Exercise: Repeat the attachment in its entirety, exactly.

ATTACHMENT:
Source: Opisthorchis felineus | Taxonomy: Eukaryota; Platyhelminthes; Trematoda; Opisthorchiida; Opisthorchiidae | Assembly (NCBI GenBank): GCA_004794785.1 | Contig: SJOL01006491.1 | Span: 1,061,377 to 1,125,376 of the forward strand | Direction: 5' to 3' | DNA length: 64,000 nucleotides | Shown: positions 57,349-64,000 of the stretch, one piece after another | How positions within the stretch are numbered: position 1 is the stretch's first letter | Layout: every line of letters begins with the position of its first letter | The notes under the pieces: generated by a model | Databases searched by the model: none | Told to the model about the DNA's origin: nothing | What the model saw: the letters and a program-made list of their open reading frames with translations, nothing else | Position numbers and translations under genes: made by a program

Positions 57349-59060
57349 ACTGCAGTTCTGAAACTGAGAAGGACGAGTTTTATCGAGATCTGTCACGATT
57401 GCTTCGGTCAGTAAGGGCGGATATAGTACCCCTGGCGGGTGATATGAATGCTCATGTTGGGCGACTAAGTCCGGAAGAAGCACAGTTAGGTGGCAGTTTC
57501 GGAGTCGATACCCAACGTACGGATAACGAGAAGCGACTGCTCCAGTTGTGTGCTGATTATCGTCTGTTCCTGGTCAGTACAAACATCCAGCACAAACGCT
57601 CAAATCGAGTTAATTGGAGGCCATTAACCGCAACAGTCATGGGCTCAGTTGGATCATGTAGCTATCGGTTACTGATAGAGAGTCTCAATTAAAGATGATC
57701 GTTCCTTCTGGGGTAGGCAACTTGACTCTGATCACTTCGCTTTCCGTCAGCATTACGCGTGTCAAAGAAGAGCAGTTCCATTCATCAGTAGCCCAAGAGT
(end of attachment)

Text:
Source: Opisthorchis felineus | Taxonomy: Eukaryota; Platyhelminthes; Trematoda; Opisthorchiida; Opisthorchiidae | Assembly (NCBI GenBank): GCA_004794785.1 | Contig: SJOL01006491.1 | Span: 1,061,377 to 1,125,376 of the forward strand | Direction: 5' to 3' | DNA length: 64,000 nucleotides | Shown: positions 57,349-64,000 of the stretch, one piece after another | How positions within the stretch are numbered: position 1 is the stretch's first letter | Layout: every line of letters begins with the position of its first letter | The notes under the pieces: generated by a model | Databases searched by the model: none | Told to the model about the DNA's origin: nothing | What the model saw: the letters and a program-made list of their open reading frames with translations, nothing else | Position numbers and translations under genes: made by a program

Positions 57349-59060
57349 ACTGCAGTTCTGAAACTGAGAAGGACGAGTTTTATCGAGATCTGTCACGATT
57401 GCTTCGGTCAGTAAGGGCGGATATAGTACCCCTGGCGGGTGATATGAATGCTCATGTTGGGCGACTAAGTCCGGAAGAAGCACAGTTAGGTGGCAGTTTC
57501 GGAGTCGATACCCAACGTACGGATAACGAGAAGCGACTGCTCCAGTTGTGTGCTGATTATCGTCTGTTCCTGGTCAGTACAAACATCCAGCACAAACGCT
57601 CAAATCGAGTTAATTGGAGGCCATTAACCGCAACAGTCATGGGCTCAGTTGGATCATGTAGCTATCGGTTACTGATAGAGAGTCTCAATTAAAGATGATC
57701 GTTCCTTCTGGGGTAGGCAACTTGACTCTGATCACTTCGCTTTCCGTCAGCATTACGCGTGTCAAAGAAGAGCAGTTCCATTCATCAGTAGCCCAAGAGT